Periodontal disease refers to a number of problems that entail the destruction of the soft tissues and gums, and at times the jaw bone, too. According to dentists, it is the leading cause of tooth loss among adults.

In this article, we will talk about some of the most common forms of periodontal disease.

Make sure that you share this article on your various social media sites afterwards so that your family and friends, most especially smile-conscious ones, can also learn more about periodontal disease and some of its forms.

Treating periodontal disease as soon as possible is of utmost importance. Otherwise, it can lead to loosening of the teeth that can ultimately lead to tooth loss.

Periodontal disease begins as a simple damage to the soft tissues at the base of the teeth. Eventually, bacteria present in the area can become embedded in the gums and then cause an infection.

If not dealt with very early on, the said infection can intensify and spread, penetrating much deeper. It can dig so deep that it can eventually make its way to the bone tissue underneath.

When that happens, tooth decay strikes as well as instability. Needless to say, tooth loss can follow. The most advanced forms of periodontal disease can even cause damage that is no longer reversible!

Here are the most commonly encountered forms of periodontal disease, according to dentists:

Gingivitis

Experts say that the initial stage of periodontal disease is gingivitis. It is also the mildest as well as the most prevalent form of periodontal disease.

The good news is gingivitis is so mild that it can be easily reversed with the help of a dentist (through professional cleaning, antibiotics and medicated oral rinses) as well as proper follow-up care at home.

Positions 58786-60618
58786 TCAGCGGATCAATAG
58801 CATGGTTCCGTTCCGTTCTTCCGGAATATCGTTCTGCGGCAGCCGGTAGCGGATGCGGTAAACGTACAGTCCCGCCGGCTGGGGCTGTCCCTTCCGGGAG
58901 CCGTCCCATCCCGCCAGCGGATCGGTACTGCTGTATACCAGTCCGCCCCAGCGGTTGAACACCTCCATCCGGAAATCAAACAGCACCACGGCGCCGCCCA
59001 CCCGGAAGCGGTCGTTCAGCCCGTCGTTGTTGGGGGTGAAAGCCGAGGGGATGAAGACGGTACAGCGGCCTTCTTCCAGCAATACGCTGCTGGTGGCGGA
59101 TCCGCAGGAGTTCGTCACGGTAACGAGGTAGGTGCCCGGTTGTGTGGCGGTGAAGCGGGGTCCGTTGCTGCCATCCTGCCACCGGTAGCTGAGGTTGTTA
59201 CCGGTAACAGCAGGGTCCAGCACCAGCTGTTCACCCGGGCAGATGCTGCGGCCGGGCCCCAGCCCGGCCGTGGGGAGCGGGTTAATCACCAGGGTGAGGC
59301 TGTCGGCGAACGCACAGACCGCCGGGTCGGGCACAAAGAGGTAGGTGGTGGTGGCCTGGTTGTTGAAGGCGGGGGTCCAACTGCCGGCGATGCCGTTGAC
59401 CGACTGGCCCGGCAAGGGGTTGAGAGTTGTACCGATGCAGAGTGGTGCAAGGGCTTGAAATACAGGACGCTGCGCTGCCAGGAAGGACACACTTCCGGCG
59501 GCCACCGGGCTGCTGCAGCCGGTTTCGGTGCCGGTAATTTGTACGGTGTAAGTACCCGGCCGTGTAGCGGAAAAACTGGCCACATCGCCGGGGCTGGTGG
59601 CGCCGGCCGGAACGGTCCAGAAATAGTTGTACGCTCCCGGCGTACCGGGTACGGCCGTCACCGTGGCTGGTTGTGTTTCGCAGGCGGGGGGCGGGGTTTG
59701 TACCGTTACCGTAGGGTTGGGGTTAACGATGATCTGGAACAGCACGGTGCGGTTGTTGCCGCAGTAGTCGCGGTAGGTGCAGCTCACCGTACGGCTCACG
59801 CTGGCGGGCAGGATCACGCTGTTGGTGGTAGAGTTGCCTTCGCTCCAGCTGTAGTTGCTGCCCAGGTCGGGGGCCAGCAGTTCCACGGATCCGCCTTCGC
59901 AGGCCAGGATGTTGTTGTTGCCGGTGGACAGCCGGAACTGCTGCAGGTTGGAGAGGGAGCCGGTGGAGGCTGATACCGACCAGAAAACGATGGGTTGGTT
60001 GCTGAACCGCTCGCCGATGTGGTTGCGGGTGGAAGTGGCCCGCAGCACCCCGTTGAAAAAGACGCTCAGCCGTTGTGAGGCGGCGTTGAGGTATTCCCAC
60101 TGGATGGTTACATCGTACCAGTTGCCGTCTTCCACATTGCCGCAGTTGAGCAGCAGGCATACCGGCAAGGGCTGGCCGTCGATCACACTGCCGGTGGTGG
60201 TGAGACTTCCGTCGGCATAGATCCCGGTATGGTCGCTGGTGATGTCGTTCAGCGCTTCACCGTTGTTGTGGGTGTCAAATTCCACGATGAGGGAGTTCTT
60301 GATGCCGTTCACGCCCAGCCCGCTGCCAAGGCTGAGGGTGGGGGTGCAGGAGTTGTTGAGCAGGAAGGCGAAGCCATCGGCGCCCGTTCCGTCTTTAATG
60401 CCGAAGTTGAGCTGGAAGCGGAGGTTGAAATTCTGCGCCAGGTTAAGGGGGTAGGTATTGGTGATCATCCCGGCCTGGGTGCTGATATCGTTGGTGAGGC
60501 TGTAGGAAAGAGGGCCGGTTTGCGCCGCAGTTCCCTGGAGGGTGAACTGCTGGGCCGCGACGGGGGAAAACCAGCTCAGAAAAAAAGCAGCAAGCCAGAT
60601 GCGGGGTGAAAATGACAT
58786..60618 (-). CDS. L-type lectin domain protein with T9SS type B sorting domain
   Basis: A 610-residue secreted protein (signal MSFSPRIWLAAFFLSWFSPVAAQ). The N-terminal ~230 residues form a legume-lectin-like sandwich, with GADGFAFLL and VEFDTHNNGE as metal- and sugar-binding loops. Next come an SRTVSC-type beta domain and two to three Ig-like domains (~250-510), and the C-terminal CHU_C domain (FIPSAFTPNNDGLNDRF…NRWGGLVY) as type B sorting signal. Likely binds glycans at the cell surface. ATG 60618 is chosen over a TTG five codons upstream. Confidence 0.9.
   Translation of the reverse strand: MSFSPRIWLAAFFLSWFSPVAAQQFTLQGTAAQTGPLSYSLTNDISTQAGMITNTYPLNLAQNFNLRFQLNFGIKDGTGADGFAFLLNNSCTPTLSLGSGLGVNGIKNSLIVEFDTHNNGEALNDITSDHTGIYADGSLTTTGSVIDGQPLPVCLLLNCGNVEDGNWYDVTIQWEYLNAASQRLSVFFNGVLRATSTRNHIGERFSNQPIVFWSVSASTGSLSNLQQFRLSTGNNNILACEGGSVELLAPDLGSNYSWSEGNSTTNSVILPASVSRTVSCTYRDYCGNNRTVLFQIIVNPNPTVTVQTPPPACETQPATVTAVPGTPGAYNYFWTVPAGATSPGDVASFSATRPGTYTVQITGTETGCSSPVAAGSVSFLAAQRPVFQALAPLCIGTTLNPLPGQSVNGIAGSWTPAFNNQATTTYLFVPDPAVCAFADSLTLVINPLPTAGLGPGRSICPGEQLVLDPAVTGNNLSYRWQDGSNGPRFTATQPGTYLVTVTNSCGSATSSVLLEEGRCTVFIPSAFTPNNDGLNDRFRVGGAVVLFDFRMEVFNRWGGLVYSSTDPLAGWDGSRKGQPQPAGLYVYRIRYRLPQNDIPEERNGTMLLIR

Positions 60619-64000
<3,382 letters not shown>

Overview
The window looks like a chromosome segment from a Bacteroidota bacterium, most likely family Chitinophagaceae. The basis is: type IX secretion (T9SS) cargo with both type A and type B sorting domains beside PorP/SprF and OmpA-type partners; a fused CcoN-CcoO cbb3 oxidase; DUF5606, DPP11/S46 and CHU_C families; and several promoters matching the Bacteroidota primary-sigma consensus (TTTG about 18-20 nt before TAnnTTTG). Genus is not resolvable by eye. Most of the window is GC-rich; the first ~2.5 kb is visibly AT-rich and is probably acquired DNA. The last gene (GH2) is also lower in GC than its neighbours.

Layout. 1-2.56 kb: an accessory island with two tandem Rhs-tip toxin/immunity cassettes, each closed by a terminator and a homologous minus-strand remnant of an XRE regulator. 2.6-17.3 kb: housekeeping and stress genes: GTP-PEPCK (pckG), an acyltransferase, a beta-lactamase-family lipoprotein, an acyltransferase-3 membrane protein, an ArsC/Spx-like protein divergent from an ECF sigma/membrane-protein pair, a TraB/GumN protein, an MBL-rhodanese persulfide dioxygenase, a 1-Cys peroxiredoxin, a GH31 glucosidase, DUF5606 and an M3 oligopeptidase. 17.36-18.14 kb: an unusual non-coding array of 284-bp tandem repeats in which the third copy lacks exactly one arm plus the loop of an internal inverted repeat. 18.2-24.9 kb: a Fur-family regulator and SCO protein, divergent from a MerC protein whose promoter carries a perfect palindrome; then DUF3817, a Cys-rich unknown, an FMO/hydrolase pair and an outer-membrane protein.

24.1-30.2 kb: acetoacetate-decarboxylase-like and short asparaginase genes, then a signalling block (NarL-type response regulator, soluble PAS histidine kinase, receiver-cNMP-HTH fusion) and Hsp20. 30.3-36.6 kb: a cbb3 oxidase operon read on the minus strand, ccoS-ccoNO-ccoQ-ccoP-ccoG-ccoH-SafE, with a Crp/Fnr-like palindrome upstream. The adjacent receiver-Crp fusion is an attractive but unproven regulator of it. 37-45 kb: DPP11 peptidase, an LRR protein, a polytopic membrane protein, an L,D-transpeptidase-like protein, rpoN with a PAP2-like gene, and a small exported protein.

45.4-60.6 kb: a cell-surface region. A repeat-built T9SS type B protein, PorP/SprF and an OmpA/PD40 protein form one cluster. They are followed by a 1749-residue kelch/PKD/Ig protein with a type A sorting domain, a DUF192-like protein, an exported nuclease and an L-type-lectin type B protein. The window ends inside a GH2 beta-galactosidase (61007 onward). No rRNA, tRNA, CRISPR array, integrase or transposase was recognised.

People who are at high risk of ending up with gingivitis include those with poor oral hygiene practices and unmanaged diabetes. Pregnant women or women who are taking birth control pills are at risk, too.

Chronic Periodontal Disease

The second most common form of periodontal disease is the chronic one. Dentists say that this is more common in people who are over 45 years old.

It may appear as though that the teeth are slowly increasing in length, but the fact that the gums are simply receding at a slow rate, exposing more and more teeth during the process.

Unfortunately, there is much damage taking place that the eyes cannot see, affecting the soft tissues and gums, and the jaw bone, too. Because bone cannot grow back, damage caused by chronic periodontal disease is permanent.

Aggressive Periodontal Disease

Dentists say that aggressive periodontal disease is just like chronic periodontal disease. The only difference is that the rate of damage and its progression happen so much faster.

Needless to say, extensive damaged caused by aggressive periodontal disease is irreversible. Ways to halt the progression of aggressive periodontal disease usually entails surgical approaches.

By the way, those who are at higher risk of aggressive periodontal disease are frequent users of tobacco products. Someone who has a family history of it is also at higher risk.

Necrotizing Periodontal Disease

What’s so scary about necrotizing periodontal disease is the tissues affected by the disease simply die rather than gradually end up being damaged like in the case of other forms of periodontal disease.

Commonly, necrotizing periodontal disease is seen in individuals who are suffering from the likes of malnutrition, immunosuppression and HIV.

In treating necrotizing periodontal disease, it’s not unlikely for a dentist to work with a physician due to the association of this form of periodontal disease to an underlying condition.

Periodontal Disease Due to a Systemic Disease

There are instances in which periodontal disease happens because of a different condition or disease, usually something that affects the body in its entirety.

Dentists say that individuals who are seen with this form of periodontal disease are those that are diagnosed with diabetes, cardiovascular disease and certain types of problems with the respiratory system.

In treating periodontal disease due to a systemic disease, the underlying medical condition has to be managed. The dentist will also carry out procedures that can help slow down the progression of the periodontal disease.

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